29. 29. Anatomy of Window API ● Window API is made of 3 different components ● The three components of window are ○ Window assigner ○ Trigger ○ Evictor ● These three components made up all the window API in Flink
  30. 30. Window Assigner ● A function which determines given element, which window it should belong ● Responsible for creation of window and assigning elements to a window ● Two types of window assigner ○ Time based window assigner ○ GlobalWindow assigner ● User can write their custom window assigner too
  31. 31. Trigger ● Trigger is a function responsible for determining when a given window is triggered ● In a time based window, this function will wait till time is done to trigger ● But in non time based window, it can use custom logic to determine when to evaluate a given window ● In our example, the example number of records in an given window is used to determine the trigger or not. ● WindowAnatomy.scala
  32. 32. Building custom session window ● We want to track session of a user ● Each session is identified using sessionID ● We will get an event when the session is started ● Evaluate the session, when we get the end of session event ● For this, we want to implement our own custom window trigger which tracks the end of session ● Ex : SessionWindowExample.scala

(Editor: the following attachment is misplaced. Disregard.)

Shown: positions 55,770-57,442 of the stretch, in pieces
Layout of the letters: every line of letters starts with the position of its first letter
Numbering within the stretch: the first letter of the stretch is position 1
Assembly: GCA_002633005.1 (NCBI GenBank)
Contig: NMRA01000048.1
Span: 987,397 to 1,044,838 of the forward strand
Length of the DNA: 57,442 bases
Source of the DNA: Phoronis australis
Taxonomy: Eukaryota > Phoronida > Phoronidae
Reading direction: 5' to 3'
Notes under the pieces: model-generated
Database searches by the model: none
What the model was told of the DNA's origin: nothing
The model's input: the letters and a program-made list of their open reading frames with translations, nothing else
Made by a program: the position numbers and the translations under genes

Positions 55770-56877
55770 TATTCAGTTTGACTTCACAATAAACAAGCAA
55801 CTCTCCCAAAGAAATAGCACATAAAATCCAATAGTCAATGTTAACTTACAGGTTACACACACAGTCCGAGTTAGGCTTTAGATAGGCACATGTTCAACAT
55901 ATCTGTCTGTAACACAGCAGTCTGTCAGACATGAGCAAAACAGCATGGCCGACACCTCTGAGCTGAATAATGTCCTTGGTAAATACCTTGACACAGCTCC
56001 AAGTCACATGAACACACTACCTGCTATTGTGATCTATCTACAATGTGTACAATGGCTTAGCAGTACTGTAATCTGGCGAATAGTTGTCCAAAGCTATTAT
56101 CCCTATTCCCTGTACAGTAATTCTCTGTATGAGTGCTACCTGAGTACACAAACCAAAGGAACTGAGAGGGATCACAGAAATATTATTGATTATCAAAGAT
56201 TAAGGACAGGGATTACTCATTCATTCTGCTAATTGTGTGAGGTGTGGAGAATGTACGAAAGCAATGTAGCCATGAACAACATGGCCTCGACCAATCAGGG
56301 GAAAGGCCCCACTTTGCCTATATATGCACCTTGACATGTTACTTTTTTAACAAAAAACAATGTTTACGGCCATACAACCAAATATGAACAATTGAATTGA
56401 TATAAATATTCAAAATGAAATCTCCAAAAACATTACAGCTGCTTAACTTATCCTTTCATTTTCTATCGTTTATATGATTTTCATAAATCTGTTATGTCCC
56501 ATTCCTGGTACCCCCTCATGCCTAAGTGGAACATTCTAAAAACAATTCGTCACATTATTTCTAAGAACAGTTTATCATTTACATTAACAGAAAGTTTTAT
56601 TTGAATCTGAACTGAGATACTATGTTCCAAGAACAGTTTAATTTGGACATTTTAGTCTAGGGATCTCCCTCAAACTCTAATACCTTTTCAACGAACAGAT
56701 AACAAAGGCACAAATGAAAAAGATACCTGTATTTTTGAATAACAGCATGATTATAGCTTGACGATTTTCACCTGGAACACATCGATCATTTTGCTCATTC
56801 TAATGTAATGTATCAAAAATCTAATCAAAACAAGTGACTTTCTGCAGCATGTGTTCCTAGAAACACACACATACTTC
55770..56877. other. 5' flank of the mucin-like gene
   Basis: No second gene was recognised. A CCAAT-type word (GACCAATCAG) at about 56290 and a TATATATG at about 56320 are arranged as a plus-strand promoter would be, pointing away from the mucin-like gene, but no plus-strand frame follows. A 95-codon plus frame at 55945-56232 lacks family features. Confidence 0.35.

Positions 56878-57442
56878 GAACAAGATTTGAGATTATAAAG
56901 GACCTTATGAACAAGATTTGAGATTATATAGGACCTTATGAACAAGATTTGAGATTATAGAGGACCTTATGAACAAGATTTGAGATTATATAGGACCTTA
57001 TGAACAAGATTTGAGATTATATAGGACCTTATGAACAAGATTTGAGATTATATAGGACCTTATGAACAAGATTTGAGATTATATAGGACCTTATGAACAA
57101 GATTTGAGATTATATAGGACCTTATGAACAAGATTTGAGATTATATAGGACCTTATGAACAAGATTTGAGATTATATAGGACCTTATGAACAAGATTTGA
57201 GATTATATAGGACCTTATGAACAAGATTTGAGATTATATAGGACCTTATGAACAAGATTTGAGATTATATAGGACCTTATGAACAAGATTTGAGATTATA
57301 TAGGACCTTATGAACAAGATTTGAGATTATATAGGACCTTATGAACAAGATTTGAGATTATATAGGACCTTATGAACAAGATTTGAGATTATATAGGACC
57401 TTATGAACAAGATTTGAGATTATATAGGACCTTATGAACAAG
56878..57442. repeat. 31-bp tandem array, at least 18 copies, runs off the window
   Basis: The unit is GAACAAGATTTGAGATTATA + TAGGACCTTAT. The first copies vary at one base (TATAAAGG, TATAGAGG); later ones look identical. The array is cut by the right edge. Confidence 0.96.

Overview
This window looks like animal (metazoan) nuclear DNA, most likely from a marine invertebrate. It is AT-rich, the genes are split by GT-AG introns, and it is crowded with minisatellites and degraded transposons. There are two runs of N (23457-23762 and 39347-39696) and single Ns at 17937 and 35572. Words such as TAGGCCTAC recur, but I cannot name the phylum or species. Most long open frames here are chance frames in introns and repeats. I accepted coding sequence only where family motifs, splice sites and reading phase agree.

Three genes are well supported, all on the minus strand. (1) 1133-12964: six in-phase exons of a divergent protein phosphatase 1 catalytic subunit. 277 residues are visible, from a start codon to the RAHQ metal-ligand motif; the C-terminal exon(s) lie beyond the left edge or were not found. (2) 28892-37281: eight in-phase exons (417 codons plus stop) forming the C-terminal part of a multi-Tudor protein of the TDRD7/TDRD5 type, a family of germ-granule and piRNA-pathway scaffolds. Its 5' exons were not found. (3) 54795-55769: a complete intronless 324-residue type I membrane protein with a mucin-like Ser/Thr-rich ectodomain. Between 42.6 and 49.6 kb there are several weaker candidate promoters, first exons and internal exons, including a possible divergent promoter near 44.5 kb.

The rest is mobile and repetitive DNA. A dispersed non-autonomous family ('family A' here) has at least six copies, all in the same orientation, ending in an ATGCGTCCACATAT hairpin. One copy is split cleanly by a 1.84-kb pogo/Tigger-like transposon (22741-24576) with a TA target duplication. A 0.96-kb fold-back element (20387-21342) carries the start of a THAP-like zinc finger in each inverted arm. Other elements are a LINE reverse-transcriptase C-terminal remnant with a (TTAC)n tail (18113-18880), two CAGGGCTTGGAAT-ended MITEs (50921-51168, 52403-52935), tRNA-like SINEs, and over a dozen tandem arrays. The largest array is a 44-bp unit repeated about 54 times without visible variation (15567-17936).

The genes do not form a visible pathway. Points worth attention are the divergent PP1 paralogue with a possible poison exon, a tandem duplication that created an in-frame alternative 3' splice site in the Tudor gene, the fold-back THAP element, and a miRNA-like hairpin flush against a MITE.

33. 33. Concept of Time in Flink streaming ● Time in a streaming application plays an important role ● So having ability to express time in flexible way is very important feature of modern streaming application ● Flink support three kind of time ○ Process time ○ Event time ○ Ingestion time ● Event time is one of the important feature of flink which compliments the custom window API
  34. 34. Understanding event time ● Time in flink needs to address following two questions ○ When event is occurred? ○ How much time has occurred after the event? ● First question can be answered using the assigning time stamps ● Second question is answered using understanding the concept of the water marks ● Ex : EventTimeExample.scala
  35. 35. Watermarks in Event Time ● Watermark is a special signal which signifies flow of time in Flink ● In above diagram, w(20) signifies 20 units of time is passed in source ● Watermarks allow flink to support different time abstractions
  36. 36. References ● http://www.vldb.org/pvldb/vol8/p1792-Akidau.pdf ● http://blog.madhukaraphatak.com/categories/flink- streaming/ ● https://www.youtube.com/watch?v=y7f6wksGM6c ● https://yahooeng.tumblr. com/post/135321837876/benchmarking-streaming- computation-engines-at ● https://www.youtube.com/watch?v=v_exWHj1vmo ● http://www.slideshare.net/FlinkForward/dongwon-kim-a- comparative-performance-evaluation-of-flink